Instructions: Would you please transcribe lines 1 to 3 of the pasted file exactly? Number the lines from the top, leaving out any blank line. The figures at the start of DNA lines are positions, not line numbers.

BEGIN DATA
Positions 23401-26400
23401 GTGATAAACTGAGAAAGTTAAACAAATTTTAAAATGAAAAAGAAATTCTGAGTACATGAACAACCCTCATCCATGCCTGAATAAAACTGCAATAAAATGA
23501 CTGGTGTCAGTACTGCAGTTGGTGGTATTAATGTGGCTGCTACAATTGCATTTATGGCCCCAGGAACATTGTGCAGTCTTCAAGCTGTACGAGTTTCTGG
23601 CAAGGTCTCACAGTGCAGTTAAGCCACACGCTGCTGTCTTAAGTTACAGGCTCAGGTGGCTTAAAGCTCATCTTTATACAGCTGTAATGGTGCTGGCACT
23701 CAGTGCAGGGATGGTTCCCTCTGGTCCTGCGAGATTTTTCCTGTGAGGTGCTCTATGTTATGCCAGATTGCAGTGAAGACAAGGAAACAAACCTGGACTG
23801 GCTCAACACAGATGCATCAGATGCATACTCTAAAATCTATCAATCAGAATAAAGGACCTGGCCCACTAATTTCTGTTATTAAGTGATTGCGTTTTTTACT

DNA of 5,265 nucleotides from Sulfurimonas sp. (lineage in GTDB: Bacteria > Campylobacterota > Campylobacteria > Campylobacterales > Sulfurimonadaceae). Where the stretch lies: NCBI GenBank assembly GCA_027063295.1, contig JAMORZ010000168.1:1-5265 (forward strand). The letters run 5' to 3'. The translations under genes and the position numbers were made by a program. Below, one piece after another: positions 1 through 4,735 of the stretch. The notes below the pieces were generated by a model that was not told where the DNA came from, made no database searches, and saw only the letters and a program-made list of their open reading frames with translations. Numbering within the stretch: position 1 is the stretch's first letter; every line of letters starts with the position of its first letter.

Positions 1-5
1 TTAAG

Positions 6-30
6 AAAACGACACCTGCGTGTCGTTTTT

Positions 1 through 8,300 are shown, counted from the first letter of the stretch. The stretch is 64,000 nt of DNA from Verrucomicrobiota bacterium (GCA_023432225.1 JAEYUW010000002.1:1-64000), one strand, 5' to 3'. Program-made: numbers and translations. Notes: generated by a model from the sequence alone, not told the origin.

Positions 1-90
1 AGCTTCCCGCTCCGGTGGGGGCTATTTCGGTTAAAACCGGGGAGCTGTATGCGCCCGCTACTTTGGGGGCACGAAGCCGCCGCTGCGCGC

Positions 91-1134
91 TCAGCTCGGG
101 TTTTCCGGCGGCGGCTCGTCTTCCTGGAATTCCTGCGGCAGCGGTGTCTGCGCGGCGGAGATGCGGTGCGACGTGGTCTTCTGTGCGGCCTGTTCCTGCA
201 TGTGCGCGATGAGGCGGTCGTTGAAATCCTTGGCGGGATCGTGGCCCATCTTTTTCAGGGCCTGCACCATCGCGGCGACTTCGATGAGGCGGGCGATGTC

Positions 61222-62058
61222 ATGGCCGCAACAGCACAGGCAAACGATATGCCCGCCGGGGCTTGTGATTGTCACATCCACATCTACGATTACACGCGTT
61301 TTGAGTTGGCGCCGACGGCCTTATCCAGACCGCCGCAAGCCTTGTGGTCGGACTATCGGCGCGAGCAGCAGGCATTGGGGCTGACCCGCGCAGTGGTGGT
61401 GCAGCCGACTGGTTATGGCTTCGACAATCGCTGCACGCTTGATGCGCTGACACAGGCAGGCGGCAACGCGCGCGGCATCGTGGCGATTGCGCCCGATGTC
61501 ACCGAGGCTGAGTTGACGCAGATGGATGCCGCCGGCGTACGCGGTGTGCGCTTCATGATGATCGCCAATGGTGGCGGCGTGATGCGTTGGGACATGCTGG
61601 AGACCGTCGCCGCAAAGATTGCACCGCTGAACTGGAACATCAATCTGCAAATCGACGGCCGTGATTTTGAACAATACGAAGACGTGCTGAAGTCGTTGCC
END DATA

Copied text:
Positions 23401-26400
23401 GTGATAAACTGAGAAAGTTAAACAAATTTTAAAATGAAAAAGAAATTCTGAGTACATGAACAACCCTCATCCATGCCTGAATAAAACTGCAATAAAATGA
23501 CTGGTGTCAGTACTGCAGTTGGTGGTATTAATGTGGCTGCTACAATTGCATTTATGGCCCCAGGAACATTGTGCAGTCTTCAAGCTGTACGAGTTTCTGG